Saying Malú is the correct way to hunt the first 

spring nesting bird 

And the mornings 

They are a pretext that the sun has invented for 

look into Malú’s eyes 

Just to give you an idea I will tell you: 

that Malú is the image of a flower wielding 

another flower (i.e. a flower squared) 

that Malú is a jungle sweetening this bitter 

city with its sudden birds 

that Malú has the distance of all the birds and 

that all the birds are called Malú 

that Malú is the end of the rivers 

that Malú is the consequence of the rains 

that if Malú closes his eyes the world will turn off 


to explain the season that you cause in my body 

I would say you have the beauty of a staircase on a distant planet 

or would I just untie my heart in the middle of the street 


to ask you out 

I’d have to break my flower piggy bank 

Malú, malú 

Malú malú 


Si estuvieras esta tarde conmigo te diría 

flaca, este mundo que no alcanza lo podemos 

estirar en una cama 

y tú 

me mirarías plantada en este mundo como un árbol 

extraño pero cálido 


si estuvieras esta tarde conmigo 

no tendrías más remedio que abrazarme 

abrazarme hasta encontrarte. 

Malú, malú 

Malú malú 


If you were with me this afternoon I would tell you 

skinny, this world that does not reach we can 

stretch on a bed 

and you 

would you look at me planted in this world like a tree 

strange but warm 


if you were with me this afternoon 

you would have no choice but to hug me 

hug me until I find you. 

“Perhaps this is the authenticity that distinguishes me, going as far as possible from the comfort zone, trying to be ironic, because the highest form of brutality is irony. “~ Piergiorgio Viti


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Piergiorgio Viti lives in Italy, where he is a middle school teacher. His poems are translated into Spanish (Jorge Aulicino and Antonio Nazzaro for Centro Culturale Tina Modotti in Caracas), Greek (Stavros Girgenis) and Romanian (Geo Vasile and George Nina Elian). In 2011 he published the first poetic collection, “Accorgimenti”, while in 2015, for Italic publishing house, “Se le cose stanno così” was released.  He also wrote for the theater : “The fable of Virginio and Virgilio”, with famous singer Tosca as protagonist and “Ray’s dreams” (dedicated to Ray Charles) with an important actor as Carlo Di Maio. He went on stage in the theater as author and acting voice for “The voice of man”, a tribute to the songwriter Sergio Endrigo. He also translated “The Preludes” by Alphonse de Lamartine with a reading by Ugo Pagliai and Paola Gassmann for “Armonie della Sera” festival. In 2016 he was part, together with other poets and writers, of the photographic-editorial project “Memory Card” (Hacca Edizioni), created by the photographer Rita Vitali Rosati. In 2019, for Pequod publishing house, he published “Aperto per inventario”, the third poetic book, which is also presented at the Salone del Libro (Turin Book Fair), with the cover by Ilario Fioravanti.  In 2020, he was the only Italian to participate in the international project “Infusions poétiques” by the artist Cécile A. Holdban, with 173 other poets from around the world.  Viti’s texts are also present and reviewed in blogs, literary sites and magazines (La Lettura, Atelier, Poesia, Zeusi, Segn, Poetarum Silva, Italian Poetry Center, Rai news etc.). He collaborates with  Poesia and Atelier magazines and he is the creator of Versus, a festival of poetic comparisons held in Recanati, which was attended by poets of national and international fame. Viti’s fourth poetic book is about to be published. In this Interview with Eleftheria Thanoglu, which was originally published by Grafeion Poiisis and Culturebook.gr, Piergiorgio shares his views on poetry and art.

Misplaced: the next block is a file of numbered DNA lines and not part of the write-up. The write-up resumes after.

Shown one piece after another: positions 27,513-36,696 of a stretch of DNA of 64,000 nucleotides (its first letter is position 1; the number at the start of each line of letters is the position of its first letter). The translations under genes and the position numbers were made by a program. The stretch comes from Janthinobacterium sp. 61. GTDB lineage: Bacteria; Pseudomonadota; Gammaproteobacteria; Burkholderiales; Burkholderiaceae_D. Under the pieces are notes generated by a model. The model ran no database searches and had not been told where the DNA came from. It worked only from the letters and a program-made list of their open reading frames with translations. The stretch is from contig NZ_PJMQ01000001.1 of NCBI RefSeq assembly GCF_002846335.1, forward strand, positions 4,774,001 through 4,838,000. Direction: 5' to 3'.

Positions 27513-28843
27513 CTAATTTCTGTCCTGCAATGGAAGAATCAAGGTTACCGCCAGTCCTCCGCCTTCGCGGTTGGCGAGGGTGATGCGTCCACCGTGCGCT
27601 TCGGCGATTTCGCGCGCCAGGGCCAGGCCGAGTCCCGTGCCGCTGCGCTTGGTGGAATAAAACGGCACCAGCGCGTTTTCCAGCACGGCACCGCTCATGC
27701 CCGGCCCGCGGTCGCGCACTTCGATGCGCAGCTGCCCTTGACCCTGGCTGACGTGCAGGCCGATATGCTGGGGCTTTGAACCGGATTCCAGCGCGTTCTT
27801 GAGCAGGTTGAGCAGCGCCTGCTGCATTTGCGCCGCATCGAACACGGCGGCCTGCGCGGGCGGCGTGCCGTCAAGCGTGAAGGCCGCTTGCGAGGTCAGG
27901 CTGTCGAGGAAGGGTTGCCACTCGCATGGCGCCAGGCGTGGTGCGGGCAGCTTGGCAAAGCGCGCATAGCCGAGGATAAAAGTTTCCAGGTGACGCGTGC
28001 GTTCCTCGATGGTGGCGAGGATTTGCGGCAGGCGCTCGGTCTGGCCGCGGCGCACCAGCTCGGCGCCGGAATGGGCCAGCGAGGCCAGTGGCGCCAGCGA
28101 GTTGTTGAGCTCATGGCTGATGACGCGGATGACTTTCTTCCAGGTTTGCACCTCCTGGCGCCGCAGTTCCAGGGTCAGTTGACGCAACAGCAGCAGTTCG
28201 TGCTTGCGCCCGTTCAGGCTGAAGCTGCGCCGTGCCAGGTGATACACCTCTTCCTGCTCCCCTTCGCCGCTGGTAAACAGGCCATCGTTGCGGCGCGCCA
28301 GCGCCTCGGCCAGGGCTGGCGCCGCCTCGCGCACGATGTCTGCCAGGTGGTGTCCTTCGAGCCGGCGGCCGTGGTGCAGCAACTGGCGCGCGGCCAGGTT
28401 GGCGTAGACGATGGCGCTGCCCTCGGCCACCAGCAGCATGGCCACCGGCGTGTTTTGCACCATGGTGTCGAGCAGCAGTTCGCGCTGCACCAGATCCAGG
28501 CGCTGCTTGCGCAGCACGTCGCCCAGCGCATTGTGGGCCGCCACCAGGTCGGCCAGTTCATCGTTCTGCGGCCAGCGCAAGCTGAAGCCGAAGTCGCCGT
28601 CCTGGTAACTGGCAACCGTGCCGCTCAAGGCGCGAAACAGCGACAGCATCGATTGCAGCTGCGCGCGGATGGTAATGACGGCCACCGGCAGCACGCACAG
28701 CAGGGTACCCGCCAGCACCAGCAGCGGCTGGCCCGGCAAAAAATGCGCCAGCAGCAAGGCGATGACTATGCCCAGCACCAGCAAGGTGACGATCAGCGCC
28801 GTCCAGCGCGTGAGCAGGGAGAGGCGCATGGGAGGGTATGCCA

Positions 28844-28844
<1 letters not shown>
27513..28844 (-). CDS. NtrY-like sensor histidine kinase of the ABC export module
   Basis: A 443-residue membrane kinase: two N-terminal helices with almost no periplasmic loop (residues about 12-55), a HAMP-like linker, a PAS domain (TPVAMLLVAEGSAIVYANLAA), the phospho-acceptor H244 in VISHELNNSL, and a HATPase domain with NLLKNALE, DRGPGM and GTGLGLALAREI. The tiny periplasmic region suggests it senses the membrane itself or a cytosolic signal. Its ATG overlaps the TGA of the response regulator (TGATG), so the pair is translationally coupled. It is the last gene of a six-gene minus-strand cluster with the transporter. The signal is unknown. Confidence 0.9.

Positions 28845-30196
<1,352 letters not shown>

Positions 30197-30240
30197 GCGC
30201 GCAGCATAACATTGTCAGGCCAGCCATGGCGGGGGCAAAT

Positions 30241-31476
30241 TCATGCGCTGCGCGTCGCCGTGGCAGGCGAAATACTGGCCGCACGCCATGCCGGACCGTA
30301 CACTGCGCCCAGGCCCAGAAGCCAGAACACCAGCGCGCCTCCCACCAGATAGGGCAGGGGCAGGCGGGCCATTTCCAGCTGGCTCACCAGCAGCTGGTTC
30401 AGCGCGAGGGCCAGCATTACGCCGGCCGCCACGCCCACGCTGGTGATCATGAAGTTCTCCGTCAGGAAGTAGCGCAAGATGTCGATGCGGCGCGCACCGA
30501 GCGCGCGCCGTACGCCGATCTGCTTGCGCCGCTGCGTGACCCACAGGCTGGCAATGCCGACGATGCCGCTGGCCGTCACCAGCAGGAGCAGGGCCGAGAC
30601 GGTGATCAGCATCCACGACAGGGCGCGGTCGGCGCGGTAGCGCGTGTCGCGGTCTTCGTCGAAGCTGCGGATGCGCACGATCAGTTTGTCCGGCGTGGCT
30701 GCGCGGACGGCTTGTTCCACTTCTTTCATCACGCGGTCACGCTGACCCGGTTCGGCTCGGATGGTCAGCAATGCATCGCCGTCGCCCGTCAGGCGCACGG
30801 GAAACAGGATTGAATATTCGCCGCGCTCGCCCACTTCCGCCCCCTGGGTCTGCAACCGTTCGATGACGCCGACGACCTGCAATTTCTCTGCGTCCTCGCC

1) Suppose you are face to face with yourself when you were a child and you have to introduce it to others. What would you say? Has something changed since then? 

P : This is Piergiorgio, the child who loves poetry, comics, Sampdoria football team and parmigiana di melanzane (a typical Italian dish). He speaks little and is afraid of the washing machine’s spin. 

No, not much has changed since then. Maybe I have fewer passions and more fears… 

2) How do you listen your poetic voice when you read some verses of yours? 

P : It is difficult to read your own texts. When you look for the right diction, the correct pronunciation of the words, the emotion, the experience that led you to write, seem to vanish. Conversely, when you let yourself go to the memory, you are always afraid of mumbling the words as if you had a chewing gum in your mouth. 

3) Which poet has influenced you the most? 

P : Many poets have influenced me and very different from each other. I mention three: Amelia Rosselli, who opened the doors to the poetry of the twentieth century, Raffello Baldini, dialect poet, probably the one closest to my chords, and Raymond Carver, because it made me understand how, even in poetry, a narrative dimension is possible, a dimension that Italian poets often lack. 

4) Poetry is unfair to the poet because it cannot nourish him. How do you face life, professionally speaking? 

P : Well, I did several jobs: tour guide, waiter, museum guide, promoter in shopping centers. Then, after university, I became a professor of Italian, history and geo at middle school and this is currently my job for 15 years. I wouldn’t mind living only with poetry, but after all, without school, without real life, perhaps my poetry would sound empty, false. The constraint of having to get up early and being, in some way, productive, reminds me of the beauty and gratuitousness of art. 

5) How do the stories you write about visit you? 

P : Normally I write early in the morning. Writing is my breakfast. The morning is the ideal time for reckoning with my past, with my present, with who I am, with whom I have been, with whom I have disappointed, with whom I have loved, etc. 

6) Where does your art differ from other poets’ art?